The child fatally fell when
the vessel dodged a whale; it is
unclear if the animal hit the boat
A whale-watching accident on a tour boat off Honolulu claimed the life of a 5-year-old boy yesterday, a Coast Guard official said.
Saturday, Dec. 27, 2003
>> A 3-year-old boy died in an accident aboard a whale-watching cruise ship Thursday.
A story on Page A1 in the morning edition yesterday incorrectly reported that the boy was 5.
The Honolulu Star-Bulletin strives to make its news report fair and accurate. If you have a question or comment about news coverage, call Editor Frank Bridgewater at 529-4791 or email him at email@example.com.
The incident occurred aboard the American Dream, a 100-foot tour boat that left Kewalo Basin with 75 crew and passengers on a regularly scheduled 9:30 a.m. whale-watching cruise.
At about 10 a.m. the captain spotted a pod of whales and was headed toward it when another pod of whales surfaced just in front of the boat, said Michael Watson, president of Dream Cruises Hawaii.
The captain slowed and stopped the American Dream, but one of the whales apparently lifted its tail and took a swipe at the left side of the bow, Watson said.
Coast Guard Lt. Cmdr. Todd Offut said the captain of the boat made a quick movement to try to steer the boat away from a surfacing whale. He said the boy fell and suffered a
severe head injury.
He said a nurse who happened to be aboard the boat administered cardiopulmonary resuscitation and was able to get a pulse.
A Coast Guard helicopter brought the boy ashore. He was taken by ambulance to the Queen's Medical Center where he later died.
It is not clear if the whale actually hit the boat, Offut said.
"It's one of those freak things, but God, on Christmas," Watson said. "It's a tragedy."
The family left a local phone number, but Watson said he did not know if they were from Hawaii.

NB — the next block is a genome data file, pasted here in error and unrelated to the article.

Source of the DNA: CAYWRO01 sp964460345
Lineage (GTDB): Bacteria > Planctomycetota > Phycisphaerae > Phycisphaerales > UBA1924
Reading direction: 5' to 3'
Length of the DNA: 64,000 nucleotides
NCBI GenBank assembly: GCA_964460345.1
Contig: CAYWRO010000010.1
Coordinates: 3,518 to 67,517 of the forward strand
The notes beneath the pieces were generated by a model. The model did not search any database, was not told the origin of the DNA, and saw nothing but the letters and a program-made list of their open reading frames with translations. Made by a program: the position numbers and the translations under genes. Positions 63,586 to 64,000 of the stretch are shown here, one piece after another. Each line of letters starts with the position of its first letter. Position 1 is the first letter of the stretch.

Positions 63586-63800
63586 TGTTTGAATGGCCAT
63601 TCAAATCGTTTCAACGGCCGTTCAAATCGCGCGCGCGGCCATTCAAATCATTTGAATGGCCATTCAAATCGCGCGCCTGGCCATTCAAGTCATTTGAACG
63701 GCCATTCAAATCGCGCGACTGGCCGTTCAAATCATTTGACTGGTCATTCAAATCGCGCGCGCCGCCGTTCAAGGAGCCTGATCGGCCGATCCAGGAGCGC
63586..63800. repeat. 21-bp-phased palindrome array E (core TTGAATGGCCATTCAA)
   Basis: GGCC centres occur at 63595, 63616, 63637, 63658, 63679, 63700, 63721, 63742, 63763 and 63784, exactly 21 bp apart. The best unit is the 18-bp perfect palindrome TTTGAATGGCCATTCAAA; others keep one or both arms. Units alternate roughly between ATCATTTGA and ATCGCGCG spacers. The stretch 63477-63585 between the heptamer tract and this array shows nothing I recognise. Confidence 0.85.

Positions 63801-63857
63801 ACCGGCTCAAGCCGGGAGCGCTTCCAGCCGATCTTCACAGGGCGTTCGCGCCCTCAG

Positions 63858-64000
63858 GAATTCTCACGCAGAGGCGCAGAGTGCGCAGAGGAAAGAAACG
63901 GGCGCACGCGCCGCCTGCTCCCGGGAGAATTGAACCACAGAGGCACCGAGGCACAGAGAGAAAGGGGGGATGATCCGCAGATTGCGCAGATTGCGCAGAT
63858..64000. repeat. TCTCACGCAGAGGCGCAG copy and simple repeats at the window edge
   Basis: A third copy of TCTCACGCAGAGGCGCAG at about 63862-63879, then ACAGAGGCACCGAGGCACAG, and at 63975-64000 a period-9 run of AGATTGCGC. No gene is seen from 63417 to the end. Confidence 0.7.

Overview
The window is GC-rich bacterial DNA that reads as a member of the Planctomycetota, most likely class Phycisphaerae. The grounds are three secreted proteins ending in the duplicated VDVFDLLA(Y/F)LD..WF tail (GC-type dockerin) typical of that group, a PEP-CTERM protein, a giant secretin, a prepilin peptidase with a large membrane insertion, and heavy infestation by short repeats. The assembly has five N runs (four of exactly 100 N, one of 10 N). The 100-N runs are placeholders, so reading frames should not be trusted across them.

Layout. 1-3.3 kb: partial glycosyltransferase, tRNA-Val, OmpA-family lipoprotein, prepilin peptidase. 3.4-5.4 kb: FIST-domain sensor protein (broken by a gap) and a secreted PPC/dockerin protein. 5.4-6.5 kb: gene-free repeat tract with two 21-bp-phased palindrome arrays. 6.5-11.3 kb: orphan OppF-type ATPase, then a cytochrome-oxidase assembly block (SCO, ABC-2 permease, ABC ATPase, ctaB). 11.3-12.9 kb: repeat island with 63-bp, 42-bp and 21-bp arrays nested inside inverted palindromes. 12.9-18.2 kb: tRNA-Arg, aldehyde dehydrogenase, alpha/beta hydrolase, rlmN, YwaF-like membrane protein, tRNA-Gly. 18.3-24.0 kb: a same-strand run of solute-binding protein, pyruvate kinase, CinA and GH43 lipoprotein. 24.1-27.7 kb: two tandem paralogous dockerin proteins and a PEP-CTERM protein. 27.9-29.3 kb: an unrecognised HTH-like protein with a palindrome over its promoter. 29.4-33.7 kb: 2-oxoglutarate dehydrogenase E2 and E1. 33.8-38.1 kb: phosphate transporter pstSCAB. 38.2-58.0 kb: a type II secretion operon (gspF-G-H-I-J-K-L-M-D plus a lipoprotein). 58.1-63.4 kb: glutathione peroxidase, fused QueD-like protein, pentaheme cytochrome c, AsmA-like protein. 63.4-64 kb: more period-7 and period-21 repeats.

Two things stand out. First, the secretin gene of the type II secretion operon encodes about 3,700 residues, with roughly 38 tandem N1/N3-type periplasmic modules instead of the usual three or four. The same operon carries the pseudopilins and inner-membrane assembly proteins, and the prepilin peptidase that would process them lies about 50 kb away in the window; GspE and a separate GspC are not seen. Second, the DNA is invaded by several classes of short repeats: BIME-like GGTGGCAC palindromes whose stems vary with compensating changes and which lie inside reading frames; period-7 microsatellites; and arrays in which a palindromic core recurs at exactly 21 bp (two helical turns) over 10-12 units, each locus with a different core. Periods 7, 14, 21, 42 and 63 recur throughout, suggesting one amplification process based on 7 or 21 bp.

Watson said his company has been conducting whale-watching tours since 1995, and this is the first time an incident like this has occurred.
Last March, a humpback whale came up under a 65-foot catamaran carrying 96 passengers on a whale-watching cruise off South Maui and lifted the boat's right stern several inches. No one was injured in that incident and another incident earlier in the season, according to the National Marine Fisheries Service.
In April of 2001 a tourist on Kauai was treated for chest pains and an injured knee after a baby humpback whale hit her as it jumped over the railing of a 40-foot catamaran on a whale-watching tour with 35 passengers.
Offut said it is not clear what kind of whales were involved in yesterday's incident.
Whale researcher Paul Nachtigall said that in general, whales do not go after boats.
"These are not nasty whales going to chase boats to run into them. They just don't do that," he said.
Nachtigall said it is more likely the whales were interacting with each other, and the boat was in the way.
"They are pretty vigorous in their behaviors among each other," he said.
The Coast Guard is investigating yesterday's incident, but a preliminary investigation shows no wrongdoing on the boat captain's part, Offut said.
The National Marine Fisheries Service might also conduct an investigation.
Under federal rules, boats are required to stay 300 feet away from whales. Watson said the captain followed proper procedures, but the second pod of whales surfaced within the 300-foot zone.
Watson said the company canceled all tours yesterday but might resume whale-watching tours today.